Although not as confounding as AMC’s disappointing “The Prisoner,” “Rubicon” is certainly big-brain TV — a paranoid conspiracy thriller, thematically similar to ’70s artifacts like “The Parallax View” and “Three Days of the Condor,” which dares to advance its cloistered plot not very far from where it started after previewing the first four hours. In that respect, there’s a slightly British limited-series feel to this handsomely shot, New York-set drama, which seems unlikely to be a huge hit but should develop cult credentials, partly filling the cerebral niche that the resurrected “Damages” occupied.
Fresh off “The Pacific,” James Badge Dale represents an unusual protagonist as Will Travers — a bookish, brooding, widowed nebbish who works as an analyst for a mysterious agency known as the American Policy Institute.
Assigned to connect the dots and sift through huge piles of information, Travers stumbles onto a seemingly random clue, identifying a pattern across multiple crossword puzzles in different newspapers. But who could have orchestrated such a thing, and what does the message mean?
Travers takes his concerns to his boss (Peter Gerety), at which point bizarre things begin to happen — including, in what’s still a completely separate arc, the suicide of a wealthy businessman, leaving behind his confused wife (Miranda Richardson) to sift through those pieces.
Created by Jason Horwitch — who subsequently left the series — and produced and run by Henry Bromell, “Rubicon” (the title is as obscure as everything else — a reference to the river Roman legions were forbidden to cross) dares to be smart but, as conventional thrillers go, it’s not very thrilling. Indeed, a lot of it involves Will and his eccentric co-workers, who certainly aren’t the kind of spies we’ve come to expect in movies and TV, but rather the ones who clean up the reams of hard-to-decipher information they gather.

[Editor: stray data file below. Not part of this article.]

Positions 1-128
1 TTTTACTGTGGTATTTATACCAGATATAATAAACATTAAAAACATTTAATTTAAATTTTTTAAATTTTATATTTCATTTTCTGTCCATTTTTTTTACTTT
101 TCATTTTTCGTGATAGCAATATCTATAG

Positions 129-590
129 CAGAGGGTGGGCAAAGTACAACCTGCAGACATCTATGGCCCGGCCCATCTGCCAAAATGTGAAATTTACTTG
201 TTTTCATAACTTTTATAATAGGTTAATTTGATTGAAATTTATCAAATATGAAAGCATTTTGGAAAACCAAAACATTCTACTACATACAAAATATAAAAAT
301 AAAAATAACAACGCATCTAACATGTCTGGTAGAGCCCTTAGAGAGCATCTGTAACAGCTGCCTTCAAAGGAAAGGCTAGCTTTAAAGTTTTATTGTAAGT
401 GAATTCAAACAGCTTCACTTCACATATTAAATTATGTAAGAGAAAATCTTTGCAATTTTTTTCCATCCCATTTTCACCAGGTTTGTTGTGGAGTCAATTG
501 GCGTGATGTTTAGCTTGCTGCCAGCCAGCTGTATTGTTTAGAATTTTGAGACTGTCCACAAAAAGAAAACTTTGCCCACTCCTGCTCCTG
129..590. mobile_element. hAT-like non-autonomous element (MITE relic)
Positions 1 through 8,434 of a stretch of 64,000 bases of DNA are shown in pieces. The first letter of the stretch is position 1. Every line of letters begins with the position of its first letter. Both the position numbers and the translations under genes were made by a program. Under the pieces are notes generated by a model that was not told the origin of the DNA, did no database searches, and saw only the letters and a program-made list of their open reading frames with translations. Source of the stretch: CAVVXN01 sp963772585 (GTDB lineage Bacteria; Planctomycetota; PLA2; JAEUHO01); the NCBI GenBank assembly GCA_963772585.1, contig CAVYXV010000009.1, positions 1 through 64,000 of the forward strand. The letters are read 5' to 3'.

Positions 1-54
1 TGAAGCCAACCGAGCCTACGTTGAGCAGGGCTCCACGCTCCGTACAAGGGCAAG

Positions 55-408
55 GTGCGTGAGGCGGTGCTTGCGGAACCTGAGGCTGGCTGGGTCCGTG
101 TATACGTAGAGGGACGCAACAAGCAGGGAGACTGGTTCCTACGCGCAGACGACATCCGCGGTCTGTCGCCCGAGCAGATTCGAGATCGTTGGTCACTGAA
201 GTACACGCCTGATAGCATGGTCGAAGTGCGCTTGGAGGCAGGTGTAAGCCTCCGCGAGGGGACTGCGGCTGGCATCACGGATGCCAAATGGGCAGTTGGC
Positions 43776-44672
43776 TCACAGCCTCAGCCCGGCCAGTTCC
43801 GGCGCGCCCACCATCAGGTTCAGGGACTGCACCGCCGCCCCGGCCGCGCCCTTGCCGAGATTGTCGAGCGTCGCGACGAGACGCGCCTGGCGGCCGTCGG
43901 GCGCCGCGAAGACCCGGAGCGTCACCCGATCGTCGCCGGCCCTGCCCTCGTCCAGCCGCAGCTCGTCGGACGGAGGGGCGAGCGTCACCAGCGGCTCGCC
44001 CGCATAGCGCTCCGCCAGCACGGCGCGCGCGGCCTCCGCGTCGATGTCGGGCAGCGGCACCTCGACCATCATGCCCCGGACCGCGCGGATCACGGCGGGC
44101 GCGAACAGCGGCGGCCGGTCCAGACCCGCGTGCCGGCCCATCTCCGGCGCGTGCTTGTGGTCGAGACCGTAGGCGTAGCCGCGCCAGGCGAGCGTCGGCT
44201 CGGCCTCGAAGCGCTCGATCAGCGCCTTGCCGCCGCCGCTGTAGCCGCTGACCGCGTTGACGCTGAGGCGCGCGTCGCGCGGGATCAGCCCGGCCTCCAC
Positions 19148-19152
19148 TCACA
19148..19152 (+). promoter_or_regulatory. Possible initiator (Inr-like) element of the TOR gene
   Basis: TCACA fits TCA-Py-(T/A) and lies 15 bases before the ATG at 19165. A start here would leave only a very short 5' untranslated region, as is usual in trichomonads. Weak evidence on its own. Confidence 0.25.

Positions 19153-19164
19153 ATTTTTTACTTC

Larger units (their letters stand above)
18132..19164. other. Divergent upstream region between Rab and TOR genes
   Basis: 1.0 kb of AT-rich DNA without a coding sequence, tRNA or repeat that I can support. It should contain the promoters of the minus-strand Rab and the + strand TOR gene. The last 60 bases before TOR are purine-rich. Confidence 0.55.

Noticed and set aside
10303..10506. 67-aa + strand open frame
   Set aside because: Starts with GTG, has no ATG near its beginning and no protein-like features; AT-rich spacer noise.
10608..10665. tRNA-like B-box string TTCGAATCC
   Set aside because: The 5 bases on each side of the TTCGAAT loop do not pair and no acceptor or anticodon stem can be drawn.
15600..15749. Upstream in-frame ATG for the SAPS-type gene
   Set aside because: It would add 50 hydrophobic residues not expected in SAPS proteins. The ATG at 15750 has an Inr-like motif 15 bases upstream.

Still, the cast is first-rate, including Arliss Howard and stage actor/playwright Michael Cristofer — in a disarmingly herky-jerky performance — as slippery higher-ups at the institute. By that measure, “Rubicon” seems culled from “The X-Files’?” “Trust no one” school of government bureaucracy. (Tellingly, there’s an apparent homage to “All the President’s Men” in a parking garage during one of the later episodes.)
AMC is wisely launching the show with a two-part premiere (an hour was previewed earlier behind “Breaking Bad”), and even that won’t do much to crystallize where the narrative is heading. And while the atmosphere is enticing (owing a considerable debt to Peter Nashel’s terrific opening theme), and the show itself represents another interesting addition to AMC’s lineup, one has to wonder how long “Rubicon” can sustain any kind of mass following while keeping its secrets so closely guarded. But we’ll cross that river (or not) when we get there.